Conference on the Contemporary Russian-Speaking Jewish Diaspora
November 14–15, 2011, at Harvard University
The Davis Center for Russian and Eurasian Studies at Harvard University, with the cooperation of the American Councils for International Education and the Russian Foundation for Humanities , invites submissions of paper proposals for an international conference on the Russian-speaking Jewish diaspora that has been formed over the past four decades.
The emigration of about 1.5 million Jews from the former Soviet Union (FSU) in several large waves since the mid-1970s—more than three times as many as those who remain—has affected Jewish life in its successor states and in the host countries. The post-1989 migration of Jews from the FSU, for example, constitutes the single largest immigration in the sixty-two-year history of Israel and the largest group of Jews to come to the United States and to Germany since the early twentieth century.
This conference will focus on how Russian-speaking Jews in the late 20th–early 21st centuries have affected the cultures, politics, and economies of Israel, the United States, and Germany, as well as the "sending" countries of the FSU. Conferees will consider whether Russian-speaking Jewry constitutes "a global community," and how this recent migration challenges the larger concepts of identity and "diaspora" across geographic and national borders.
We are interested in papers from a range of disciplinary perspectives that address the history, evolution, and future of Russian-speaking Jewish communities, cultures, and identities. We encourage papers that move beyond the description of particular populations or institutions and introduce analyses of the problems, paradoxes, contradictions, and challenges involved in thinking about the Russian-speaking Jews.
The following themes are suggested as guides for the formulation of topics for paper proposals:
Globalization, Transnationalism, and Ethno-Cultural Diasporas in the 21st Century. How is our understanding of the migration of Soviet Jews in the late Soviet and post-Soviet periods enriched by theories of transnationalism, globalization, and diaspora studies? How can we introduce the study of Russian-speaking Jews into broader paradigms of academic analysis?
Political Behavior, Social Mobility, Commercial Activities, and Cultural Endeavors. Paper presenters will be asked to address the political behavior, social mobility, commercial activities, or cultural endeavors and impact of the émigrés. For example, is it true that the majority of Russian-speaking Jews in the United States has gravitated to conservative politics much more than other American Jews, and that in Israel they support right-of-center parties? If so, why? Can these trends be explained and analyzed in light of Soviet-era politics? How are the activities of Russian-speaking Jews who are engaged in business and technology affecting the economic landscape of their host country as well as their country of departure? We also encourage analyses of how the massive out-migration of Jews from the former Soviet Union has affected the family dynamics, cultural activities, and political thinking and behavior of those who stayed in the FSU.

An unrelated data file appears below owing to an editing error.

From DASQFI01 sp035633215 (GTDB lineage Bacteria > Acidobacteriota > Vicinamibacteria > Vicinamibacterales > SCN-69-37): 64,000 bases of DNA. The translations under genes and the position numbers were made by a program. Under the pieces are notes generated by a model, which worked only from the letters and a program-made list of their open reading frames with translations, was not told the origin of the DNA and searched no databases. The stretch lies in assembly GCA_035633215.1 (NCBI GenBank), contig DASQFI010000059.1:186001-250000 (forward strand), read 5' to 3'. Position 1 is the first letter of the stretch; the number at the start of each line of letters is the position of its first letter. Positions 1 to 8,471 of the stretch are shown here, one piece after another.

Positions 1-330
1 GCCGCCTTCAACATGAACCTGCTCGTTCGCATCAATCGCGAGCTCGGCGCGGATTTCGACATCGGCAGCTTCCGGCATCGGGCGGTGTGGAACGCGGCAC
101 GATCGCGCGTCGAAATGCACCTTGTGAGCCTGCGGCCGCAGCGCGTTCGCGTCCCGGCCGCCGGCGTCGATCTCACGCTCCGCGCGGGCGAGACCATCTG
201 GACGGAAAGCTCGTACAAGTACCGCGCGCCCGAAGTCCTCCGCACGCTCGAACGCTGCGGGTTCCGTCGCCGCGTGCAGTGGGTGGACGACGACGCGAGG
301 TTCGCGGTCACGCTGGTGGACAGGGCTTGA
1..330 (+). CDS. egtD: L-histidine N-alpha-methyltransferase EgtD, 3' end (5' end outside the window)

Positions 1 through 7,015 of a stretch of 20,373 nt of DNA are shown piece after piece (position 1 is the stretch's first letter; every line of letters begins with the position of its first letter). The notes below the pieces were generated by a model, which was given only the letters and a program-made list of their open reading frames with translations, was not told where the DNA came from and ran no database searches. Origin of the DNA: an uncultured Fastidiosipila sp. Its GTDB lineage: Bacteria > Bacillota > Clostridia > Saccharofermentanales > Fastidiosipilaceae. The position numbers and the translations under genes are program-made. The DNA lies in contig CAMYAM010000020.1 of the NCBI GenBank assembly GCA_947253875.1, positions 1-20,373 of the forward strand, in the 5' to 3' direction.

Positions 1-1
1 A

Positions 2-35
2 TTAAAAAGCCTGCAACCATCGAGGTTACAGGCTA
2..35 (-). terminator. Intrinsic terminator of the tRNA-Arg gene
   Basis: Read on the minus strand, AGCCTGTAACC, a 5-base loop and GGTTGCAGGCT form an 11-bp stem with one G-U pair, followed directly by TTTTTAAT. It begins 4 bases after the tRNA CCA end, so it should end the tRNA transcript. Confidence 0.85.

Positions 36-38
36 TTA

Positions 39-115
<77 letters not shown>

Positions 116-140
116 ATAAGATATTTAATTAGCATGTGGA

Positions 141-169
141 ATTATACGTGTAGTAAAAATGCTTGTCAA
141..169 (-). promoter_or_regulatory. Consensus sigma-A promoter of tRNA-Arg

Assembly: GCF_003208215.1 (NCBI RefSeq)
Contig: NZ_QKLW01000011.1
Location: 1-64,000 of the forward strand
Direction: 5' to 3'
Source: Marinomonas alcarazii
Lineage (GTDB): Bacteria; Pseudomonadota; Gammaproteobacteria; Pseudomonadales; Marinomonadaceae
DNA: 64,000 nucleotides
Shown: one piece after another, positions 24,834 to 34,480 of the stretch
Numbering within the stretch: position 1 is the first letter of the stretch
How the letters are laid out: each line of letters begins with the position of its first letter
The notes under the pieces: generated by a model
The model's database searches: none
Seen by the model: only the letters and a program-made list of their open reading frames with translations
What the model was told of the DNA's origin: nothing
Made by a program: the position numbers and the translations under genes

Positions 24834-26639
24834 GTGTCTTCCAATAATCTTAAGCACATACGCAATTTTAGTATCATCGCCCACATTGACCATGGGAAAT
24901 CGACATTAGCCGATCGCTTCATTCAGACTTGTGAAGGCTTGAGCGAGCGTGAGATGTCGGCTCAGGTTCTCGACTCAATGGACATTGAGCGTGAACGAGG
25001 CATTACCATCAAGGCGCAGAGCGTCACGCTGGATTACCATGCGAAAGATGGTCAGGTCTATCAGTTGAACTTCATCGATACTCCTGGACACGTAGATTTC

Definitions of Jewishness. Definitions of Jewishness are a contentious issue. They have been complicated by the presence and experiences of Russian-speaking Jews outside of the FSU, many of whom are of only partial Jewish ancestry, most of whom are not religious, and few of whom are familiar with Judaism, Jewish culture, and Jewish history. In Israel, how have immigrants dealt with religious authorities who govern issues of marriage, conversion, and burial? How have Russian-speaking Jews in America related to the largely synagogue- and tradition-based model of Jewishness in the United States? What has been the role of Russian-speaking Jews in Germany, whose Jewish community has expanded exponentially? In a country which was responsible for the murder of about 2.5 million Soviet Jews in World War II, there are likely to be some profound ambivalences and uncertainties about rebuilding public Jewish life. What might these be, and what do they tell us about the future of Russian-speaking Jews there?